From the pass, we had around 8 more miles to go, but almost all downhill. It's a gentle slope as the trail descends into Cold Creek drainage. After about a mile or two, it crosses the timberline and the vegetation becomes denser by the minute. Around the Soldier Lake junction it's like a jungle.
Heart Lake is a bit like Lower South Fork Lake. When you first get to the meadow, you're wondering where the lake is. Well, it's on the far side and again, very shallow. The meadow, like most others, is very, very pretty. We made good time up to this point, so we took another long lunch break, I hauled water in the bear canister, and Em did some laundry. From there, we descended along Cold Creek, catching up with the PCT and bottoming out at the Cold Creek Ranger station.
As we expected, the trail camp at the crossing was very crowded. It's an extremely nice place, but there were all the boy scouts plus quite a few other people. There wasn't even a debate, we agreed in a second that we'll continue on, just like several trip reports suggested. The climb out of the valley is pretty steep but short.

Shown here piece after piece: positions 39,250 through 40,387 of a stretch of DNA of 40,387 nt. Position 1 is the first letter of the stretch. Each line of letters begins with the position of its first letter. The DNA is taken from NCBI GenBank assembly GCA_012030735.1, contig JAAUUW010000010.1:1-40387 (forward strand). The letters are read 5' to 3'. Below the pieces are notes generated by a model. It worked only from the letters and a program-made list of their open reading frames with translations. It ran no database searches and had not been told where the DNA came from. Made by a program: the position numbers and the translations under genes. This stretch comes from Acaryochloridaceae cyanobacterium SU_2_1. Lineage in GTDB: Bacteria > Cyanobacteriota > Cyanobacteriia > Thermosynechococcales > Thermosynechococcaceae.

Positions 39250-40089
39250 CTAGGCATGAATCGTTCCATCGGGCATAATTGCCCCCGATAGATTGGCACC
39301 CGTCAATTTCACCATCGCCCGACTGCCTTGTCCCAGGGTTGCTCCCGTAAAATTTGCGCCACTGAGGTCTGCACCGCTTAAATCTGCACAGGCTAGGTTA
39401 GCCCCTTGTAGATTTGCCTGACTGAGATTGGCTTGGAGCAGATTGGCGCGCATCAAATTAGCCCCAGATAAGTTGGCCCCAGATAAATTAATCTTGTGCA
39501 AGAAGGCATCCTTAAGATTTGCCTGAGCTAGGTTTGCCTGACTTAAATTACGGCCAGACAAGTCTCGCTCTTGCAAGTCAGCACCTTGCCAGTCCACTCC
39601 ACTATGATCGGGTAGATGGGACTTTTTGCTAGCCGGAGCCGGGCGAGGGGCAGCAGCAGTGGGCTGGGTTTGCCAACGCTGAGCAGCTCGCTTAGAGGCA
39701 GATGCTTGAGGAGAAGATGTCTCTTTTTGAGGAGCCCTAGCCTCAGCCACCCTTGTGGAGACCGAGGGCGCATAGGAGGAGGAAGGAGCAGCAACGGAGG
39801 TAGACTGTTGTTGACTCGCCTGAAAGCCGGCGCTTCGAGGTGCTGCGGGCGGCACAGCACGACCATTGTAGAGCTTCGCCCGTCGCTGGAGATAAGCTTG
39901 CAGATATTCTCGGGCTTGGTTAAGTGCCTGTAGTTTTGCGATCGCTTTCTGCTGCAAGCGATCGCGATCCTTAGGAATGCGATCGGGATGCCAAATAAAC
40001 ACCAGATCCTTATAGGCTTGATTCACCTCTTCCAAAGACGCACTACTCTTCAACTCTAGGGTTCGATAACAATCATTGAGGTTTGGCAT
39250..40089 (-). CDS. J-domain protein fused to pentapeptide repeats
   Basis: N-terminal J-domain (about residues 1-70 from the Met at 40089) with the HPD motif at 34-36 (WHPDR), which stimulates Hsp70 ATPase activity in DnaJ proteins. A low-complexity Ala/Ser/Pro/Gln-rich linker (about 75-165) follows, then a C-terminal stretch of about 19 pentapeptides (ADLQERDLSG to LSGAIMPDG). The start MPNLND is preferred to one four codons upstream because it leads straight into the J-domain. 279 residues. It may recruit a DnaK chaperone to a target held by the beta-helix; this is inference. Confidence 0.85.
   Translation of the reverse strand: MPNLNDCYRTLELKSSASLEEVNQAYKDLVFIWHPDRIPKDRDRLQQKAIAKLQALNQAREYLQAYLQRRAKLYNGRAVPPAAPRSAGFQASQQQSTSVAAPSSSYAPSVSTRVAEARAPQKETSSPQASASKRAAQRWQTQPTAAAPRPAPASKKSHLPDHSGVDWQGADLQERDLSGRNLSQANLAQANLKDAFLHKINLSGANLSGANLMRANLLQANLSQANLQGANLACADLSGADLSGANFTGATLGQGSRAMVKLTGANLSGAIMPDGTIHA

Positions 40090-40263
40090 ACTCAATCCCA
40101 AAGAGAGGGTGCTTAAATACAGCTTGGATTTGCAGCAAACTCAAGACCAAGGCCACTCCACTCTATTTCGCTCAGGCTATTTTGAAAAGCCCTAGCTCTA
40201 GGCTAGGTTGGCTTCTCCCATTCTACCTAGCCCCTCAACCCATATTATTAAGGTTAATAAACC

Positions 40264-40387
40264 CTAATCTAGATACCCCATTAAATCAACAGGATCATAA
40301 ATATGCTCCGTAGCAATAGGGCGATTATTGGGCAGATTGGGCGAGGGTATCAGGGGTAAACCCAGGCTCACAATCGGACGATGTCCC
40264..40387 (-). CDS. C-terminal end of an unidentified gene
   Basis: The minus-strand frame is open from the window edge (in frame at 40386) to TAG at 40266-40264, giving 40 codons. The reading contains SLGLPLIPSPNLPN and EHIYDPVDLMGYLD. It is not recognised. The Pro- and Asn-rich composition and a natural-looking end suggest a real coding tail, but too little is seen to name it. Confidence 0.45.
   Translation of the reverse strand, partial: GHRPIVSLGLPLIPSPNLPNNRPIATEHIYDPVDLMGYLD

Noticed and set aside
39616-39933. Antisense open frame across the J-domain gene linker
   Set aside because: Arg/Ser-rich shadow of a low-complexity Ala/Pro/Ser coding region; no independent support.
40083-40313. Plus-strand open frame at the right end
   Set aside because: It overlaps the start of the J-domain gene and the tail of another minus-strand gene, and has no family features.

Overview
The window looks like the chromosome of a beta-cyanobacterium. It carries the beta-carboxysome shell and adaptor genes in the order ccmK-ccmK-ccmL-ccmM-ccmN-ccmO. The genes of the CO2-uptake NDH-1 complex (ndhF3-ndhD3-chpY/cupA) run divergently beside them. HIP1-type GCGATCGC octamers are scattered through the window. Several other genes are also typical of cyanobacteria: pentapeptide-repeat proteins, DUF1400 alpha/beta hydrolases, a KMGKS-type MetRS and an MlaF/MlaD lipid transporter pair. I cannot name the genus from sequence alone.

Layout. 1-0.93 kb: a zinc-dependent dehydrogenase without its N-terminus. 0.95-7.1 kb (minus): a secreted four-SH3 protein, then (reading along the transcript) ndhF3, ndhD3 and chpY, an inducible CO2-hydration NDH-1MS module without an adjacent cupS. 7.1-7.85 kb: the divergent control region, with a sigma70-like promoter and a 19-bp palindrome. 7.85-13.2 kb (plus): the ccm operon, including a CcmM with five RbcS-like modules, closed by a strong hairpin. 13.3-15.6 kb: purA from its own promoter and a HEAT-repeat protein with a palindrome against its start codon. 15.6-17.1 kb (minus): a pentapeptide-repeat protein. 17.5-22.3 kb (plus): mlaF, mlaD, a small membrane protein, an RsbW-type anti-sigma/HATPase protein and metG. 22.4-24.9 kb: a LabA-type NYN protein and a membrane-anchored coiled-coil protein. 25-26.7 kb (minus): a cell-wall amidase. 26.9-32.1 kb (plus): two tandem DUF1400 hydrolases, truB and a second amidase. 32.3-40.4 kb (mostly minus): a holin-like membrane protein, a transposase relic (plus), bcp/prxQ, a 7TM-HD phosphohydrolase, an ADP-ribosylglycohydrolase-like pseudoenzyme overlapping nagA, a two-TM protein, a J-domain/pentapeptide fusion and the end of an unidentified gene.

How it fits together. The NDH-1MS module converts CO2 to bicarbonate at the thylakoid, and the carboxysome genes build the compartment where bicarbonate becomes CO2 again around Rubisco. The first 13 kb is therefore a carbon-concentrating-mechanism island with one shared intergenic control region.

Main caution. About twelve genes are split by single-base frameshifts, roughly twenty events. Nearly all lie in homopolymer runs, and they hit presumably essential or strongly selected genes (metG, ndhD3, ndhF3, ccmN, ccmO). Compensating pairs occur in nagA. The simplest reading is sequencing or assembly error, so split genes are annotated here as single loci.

Em catching her breath ont the trail to Guyot Creek
After about half a mile it levels out, and soon, we were at Guyot Creek. Camping is on the north side of the creek, a bit off the trail, in the middle of the woods. It's a very tranquil place with the water running by. No other people were there. Of course, we were pretty tired, and it was getting late, so there was no much to do but eat dinner and spend a nice and quiet night in the forest.
Day 3 - Guyot Creek to Crabtree Meadows
This was to be an easy day, with a late start (we can never, ever get going quickly). The boy scouts camped down at Cold Creek went by us as we were wrapping up breakfast. We were warned that there's no water between here and Crabtree, but the distance is only five miles. Of course, we made sure we had enough water and some to spare.
First we had to climb Guyot Pass, which is a very low pass on a small hump. There's some uphill hiking, sure, but it's almost not a real pass. The trail then drops to Guyot Flats, this huge, barren expanse that used to be a meadow in wetter times, at least according to an older gentlemen we met there. He told us about a trip here 20-some years ago, and according to him, this was a wet place, lush with vegetation. Even now, the view is amazing, like a high desert with the Great Western Divide in the background.
Not much past this point, we caught up with the boy scouts, overtook them briefly, but then we all had lunch together on top of the hill above the Flats, chatting about trail adventures.